'A Prison within a Prison': Advocating for the Rights of Deaf Inmates
"We call it a prison within a prison."
That's how advocates describe the lives of incarcerated deaf and hard of hearing people. The vast majority of correctional facilities have no ASL interpreters, and it's not unusual for inmates who rely on hearing aids to be denied the devices—or denied batteries to make them work.
Talila Lewis, founder of HEARD (Helping Educate to Advance the Rights of the Deaf, joins us this week on Strange Fruit to talk about the work the organization is doing to try to improve the lives and ensure the rights of incarcerated folks with disabilities.
Lewis says the ableism in mainstream society is magnified in the prison setting.
"If you don't respond to an auditory command, you get shot or beaten or put into solitary confinement," Lewis explains. "Everything around you is based on sound. So if you miss the bell at 4 a.m. to get up and go eat, you miss chow. That's it."
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Being deaf or hard of hearing in prison essentially means being unable to communicate with anyone around you.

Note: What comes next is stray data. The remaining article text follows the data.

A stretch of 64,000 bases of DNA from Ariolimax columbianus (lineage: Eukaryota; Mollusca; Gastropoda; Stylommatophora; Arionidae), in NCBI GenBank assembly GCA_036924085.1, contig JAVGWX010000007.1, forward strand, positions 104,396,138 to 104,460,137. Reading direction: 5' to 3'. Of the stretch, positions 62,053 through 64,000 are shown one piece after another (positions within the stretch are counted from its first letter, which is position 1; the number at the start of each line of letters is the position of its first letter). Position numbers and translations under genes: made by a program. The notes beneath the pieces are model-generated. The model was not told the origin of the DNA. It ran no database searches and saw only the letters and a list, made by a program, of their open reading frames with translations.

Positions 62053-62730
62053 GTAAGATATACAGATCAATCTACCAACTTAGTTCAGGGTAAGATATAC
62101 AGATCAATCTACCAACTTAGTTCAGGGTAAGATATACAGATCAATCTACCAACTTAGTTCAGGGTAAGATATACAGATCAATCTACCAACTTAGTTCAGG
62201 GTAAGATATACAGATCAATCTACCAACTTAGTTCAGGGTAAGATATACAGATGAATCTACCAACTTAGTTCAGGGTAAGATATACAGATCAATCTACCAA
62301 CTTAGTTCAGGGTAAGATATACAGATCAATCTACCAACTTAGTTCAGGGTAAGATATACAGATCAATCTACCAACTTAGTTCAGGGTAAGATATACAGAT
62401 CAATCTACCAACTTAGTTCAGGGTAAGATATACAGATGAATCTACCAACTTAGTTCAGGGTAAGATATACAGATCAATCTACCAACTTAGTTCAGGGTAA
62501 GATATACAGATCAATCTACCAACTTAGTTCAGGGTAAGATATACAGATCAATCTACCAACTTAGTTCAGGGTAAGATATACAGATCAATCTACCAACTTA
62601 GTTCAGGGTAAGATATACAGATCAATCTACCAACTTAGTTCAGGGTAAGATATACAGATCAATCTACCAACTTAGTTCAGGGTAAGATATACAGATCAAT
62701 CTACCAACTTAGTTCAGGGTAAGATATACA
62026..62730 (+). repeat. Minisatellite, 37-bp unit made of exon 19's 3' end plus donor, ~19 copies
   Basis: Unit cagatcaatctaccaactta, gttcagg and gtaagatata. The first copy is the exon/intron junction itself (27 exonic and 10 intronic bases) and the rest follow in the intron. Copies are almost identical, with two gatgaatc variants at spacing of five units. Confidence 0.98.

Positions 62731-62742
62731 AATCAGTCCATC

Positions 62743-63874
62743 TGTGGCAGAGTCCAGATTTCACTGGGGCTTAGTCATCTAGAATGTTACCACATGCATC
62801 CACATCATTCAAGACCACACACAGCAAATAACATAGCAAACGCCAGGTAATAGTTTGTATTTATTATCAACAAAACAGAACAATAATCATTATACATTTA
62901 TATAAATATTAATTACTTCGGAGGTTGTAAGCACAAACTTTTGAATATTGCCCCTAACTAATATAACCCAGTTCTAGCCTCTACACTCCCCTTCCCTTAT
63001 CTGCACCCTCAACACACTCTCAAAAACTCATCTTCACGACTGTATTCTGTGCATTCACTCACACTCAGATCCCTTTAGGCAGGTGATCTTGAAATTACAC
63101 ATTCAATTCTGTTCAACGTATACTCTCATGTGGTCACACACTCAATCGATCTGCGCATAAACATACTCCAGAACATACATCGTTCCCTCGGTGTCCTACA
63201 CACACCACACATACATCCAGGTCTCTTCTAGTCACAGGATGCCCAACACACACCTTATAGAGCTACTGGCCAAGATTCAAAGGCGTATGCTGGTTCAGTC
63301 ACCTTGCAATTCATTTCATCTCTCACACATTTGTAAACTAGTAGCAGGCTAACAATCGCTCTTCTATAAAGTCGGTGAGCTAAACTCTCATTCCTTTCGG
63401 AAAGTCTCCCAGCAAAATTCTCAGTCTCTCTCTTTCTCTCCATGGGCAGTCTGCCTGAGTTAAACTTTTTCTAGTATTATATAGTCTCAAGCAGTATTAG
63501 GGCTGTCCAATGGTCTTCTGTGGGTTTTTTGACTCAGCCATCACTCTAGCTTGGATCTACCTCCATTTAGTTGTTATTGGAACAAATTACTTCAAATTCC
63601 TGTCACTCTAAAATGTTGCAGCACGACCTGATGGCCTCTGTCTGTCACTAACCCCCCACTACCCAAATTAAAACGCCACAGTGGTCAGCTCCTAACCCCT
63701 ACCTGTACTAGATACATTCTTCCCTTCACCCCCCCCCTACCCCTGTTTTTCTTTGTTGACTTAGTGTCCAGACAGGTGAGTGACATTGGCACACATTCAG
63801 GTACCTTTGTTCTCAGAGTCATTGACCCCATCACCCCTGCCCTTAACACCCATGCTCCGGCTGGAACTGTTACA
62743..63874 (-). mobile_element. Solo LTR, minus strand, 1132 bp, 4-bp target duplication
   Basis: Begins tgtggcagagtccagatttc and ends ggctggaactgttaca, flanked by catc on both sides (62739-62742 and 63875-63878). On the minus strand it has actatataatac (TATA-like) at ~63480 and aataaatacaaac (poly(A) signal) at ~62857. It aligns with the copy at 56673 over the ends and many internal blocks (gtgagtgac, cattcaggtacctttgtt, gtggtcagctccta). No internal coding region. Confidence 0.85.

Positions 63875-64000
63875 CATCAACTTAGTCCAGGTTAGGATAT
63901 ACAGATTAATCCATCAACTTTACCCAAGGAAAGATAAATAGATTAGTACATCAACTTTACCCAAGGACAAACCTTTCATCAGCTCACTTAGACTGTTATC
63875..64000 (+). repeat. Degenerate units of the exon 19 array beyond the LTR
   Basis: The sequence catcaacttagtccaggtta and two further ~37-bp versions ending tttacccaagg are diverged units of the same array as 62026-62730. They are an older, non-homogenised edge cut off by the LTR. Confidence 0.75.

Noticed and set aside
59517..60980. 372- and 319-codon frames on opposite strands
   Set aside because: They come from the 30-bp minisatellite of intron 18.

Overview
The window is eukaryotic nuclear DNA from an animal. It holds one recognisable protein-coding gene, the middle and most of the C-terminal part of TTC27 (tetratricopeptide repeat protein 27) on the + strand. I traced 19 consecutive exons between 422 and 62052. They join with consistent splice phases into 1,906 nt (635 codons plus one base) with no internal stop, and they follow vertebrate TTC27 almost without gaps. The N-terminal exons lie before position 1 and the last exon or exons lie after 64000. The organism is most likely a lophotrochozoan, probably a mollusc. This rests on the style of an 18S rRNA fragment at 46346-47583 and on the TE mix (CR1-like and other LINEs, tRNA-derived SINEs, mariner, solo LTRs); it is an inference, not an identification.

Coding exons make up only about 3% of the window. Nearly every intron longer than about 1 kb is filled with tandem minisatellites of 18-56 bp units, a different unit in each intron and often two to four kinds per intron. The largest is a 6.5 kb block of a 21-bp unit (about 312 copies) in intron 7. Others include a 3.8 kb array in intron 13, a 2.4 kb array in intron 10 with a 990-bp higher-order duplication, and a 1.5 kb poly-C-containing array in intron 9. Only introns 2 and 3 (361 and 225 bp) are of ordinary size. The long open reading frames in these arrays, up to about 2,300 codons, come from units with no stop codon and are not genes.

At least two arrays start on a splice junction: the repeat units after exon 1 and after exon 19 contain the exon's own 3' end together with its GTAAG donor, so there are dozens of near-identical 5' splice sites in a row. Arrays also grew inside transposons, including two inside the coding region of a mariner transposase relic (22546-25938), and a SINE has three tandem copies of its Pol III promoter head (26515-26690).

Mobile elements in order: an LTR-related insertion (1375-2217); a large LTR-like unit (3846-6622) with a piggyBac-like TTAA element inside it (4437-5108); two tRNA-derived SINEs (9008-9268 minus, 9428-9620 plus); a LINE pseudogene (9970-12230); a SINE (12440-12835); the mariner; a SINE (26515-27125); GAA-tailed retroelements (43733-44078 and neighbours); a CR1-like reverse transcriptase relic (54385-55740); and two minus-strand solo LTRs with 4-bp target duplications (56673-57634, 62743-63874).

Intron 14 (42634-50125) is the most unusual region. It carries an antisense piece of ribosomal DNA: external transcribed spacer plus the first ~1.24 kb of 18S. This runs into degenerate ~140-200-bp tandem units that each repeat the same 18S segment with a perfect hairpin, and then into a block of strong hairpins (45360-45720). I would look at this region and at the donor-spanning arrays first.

"It's almost like being in solitary confinement," Lewis says. They're also more susceptible to physical and sexual assault, often asked to trade sexual access to their bodies for vital information from hearing inmates.
Because there are no accommodations in place to allow these inmates to communicate, it's hard to find them, count them, and make sure they're okay.
HEARD created and maintains the only national deaf and deaf-blind prisoner database, but without cooperation from departments of correction, accurate numbers are hard to come by. They estimate that deaf, deaf-blind, and hard of hearing prisoners in the U.S. number in the tens of thousands.
We talk with Lewis this week about what we can do, and our local, state, and federal government could do, to protect the rights of this vulnerable population.
In our Juicy Fruit segment, Ebola fears continue to surface—this week, right here in Louisville. A Catholic Elementary school asked a teacher to self-quarantine after her mission trip to Kenya. Please note that if you are reading this from anywhere in the United States, you are currently closer to the Ebola patients in Dallas than Kenya is to the outbreak in West Africa.
The Washington NFL team continues to be the worst, now suing Native American activists who fought to have the trademark canceled on their offensive team name.
And if a server told you a bottle of wine cost "thirty-seven fifty," would you assume $37.50, like a diner in Atlantic City did last week? The bottle was actually $3,750, giving the customer quite a sticker shock, and leading us to wonder just how many dishes we'd have to wash if a bill like that was ever placed in front of #TeamStrangeFruit.
[Transcription assistance by Cameron Aubernon.]
Strange Fruit can now be heard on 89.3 WFPL in Louisville (and live streaming at wfpl.org) on Saturday nights at 10 p.m.